Week in Review is a weekly collection of news, developments, and stirrings in the art world. Subscribe to receive these posts as a weekly newsletter.
The Museum of Modern Art will temporarily cover a gallery placard bearing Philip Johnson’s name with an artwork by the Black Reconstruction Collective. Last year, the Johnson Study Group raised concerns about Johnson’s “commitment to white supremacy was significant and consequential.” The work will be up through the run of the museum’s first exhibition on Black architecture, Reconstructions: Architecture and Blackness in America.
Hundreds of arts and restaurant workers joined forces to oppose the closure of Jing Fong, a historic banquet hall in New York City’s Chinatown. The eatery is the neighborhood’s last unionized restaurant and a popular venue for arts events. The group is pressuring landlord Alex Chu and his son, Jonathan Chu — co-chair of the Board of Directors at the local Museum of Chinese in America (MOCA) — to help salvage the legendary Chinatown institution.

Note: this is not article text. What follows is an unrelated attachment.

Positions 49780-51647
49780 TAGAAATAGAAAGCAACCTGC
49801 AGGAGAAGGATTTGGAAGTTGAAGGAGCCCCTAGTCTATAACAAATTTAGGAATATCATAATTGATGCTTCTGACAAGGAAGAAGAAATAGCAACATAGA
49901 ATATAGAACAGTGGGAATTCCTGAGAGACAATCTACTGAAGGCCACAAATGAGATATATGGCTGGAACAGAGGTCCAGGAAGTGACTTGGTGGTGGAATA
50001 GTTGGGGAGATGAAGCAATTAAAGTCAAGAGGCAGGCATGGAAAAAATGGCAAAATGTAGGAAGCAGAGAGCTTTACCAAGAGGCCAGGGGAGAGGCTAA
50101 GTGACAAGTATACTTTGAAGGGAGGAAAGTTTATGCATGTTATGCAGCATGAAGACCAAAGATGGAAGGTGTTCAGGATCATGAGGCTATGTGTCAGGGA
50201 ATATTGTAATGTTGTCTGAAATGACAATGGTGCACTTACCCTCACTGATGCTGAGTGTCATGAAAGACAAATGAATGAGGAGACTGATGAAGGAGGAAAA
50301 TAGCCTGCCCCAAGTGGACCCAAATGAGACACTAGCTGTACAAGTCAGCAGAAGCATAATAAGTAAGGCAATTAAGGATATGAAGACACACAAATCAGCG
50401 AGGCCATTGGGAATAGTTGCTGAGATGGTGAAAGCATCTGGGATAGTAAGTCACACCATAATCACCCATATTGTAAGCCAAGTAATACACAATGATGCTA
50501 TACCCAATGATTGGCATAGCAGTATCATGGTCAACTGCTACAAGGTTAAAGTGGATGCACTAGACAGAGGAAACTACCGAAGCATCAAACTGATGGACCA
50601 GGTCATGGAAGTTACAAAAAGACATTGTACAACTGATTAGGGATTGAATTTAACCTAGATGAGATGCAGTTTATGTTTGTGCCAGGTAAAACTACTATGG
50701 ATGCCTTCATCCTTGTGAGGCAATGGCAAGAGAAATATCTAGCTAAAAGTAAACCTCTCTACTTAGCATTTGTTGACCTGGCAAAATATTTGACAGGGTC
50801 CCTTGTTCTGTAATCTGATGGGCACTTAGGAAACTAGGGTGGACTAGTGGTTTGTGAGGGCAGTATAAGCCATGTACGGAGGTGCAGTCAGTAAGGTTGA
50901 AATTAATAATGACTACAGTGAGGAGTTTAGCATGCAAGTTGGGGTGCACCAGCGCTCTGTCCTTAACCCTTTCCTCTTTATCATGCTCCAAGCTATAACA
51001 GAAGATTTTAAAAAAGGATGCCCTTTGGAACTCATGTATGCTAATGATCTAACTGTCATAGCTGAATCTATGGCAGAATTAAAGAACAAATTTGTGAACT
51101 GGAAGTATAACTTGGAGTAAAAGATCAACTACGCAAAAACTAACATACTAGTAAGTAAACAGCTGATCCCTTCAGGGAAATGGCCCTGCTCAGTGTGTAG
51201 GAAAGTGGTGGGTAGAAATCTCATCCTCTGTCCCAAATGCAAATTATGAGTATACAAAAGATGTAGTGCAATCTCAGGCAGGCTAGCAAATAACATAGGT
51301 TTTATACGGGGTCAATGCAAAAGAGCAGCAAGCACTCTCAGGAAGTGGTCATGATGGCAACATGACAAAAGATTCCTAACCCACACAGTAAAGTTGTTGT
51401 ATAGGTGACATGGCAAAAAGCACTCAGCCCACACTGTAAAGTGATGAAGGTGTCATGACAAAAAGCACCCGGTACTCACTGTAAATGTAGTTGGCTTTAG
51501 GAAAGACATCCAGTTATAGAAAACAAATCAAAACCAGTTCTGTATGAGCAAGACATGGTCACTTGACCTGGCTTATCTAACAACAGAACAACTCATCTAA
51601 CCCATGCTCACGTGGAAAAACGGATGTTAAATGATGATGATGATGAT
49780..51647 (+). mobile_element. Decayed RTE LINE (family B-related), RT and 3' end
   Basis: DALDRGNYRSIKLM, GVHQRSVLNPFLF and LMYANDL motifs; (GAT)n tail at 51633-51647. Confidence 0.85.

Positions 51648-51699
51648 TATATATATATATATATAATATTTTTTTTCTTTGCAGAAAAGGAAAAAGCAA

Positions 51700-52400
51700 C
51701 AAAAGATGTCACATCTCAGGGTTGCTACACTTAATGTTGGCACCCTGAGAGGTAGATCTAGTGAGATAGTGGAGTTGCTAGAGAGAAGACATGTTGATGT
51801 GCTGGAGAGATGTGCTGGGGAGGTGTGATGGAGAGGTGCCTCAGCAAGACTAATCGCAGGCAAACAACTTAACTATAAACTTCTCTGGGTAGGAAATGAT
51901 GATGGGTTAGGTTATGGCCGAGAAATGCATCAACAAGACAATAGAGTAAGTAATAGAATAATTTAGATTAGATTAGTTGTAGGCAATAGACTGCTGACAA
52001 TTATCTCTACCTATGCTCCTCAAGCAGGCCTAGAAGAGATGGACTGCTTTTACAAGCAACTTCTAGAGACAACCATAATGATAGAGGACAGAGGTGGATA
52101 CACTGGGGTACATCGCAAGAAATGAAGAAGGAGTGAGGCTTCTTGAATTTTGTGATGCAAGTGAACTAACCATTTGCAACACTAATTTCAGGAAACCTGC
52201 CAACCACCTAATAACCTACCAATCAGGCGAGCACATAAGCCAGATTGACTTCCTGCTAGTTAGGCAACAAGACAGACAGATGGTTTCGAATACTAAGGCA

Anthony Fauci donated his 3-D model of COVID-19 to the Smithsonian National Museum of American History. The epidemiologist used the figurine to demonstrate during briefings to lawmakers and the press throughout the pandemic.
The Otis College of Art & Design and Californians for the Arts released several studies on the impact of the pandemic on the cultural sector in California. Over 175,000 creative jobs were slashed in 2020, and over $140 billion was lost in creative economic output.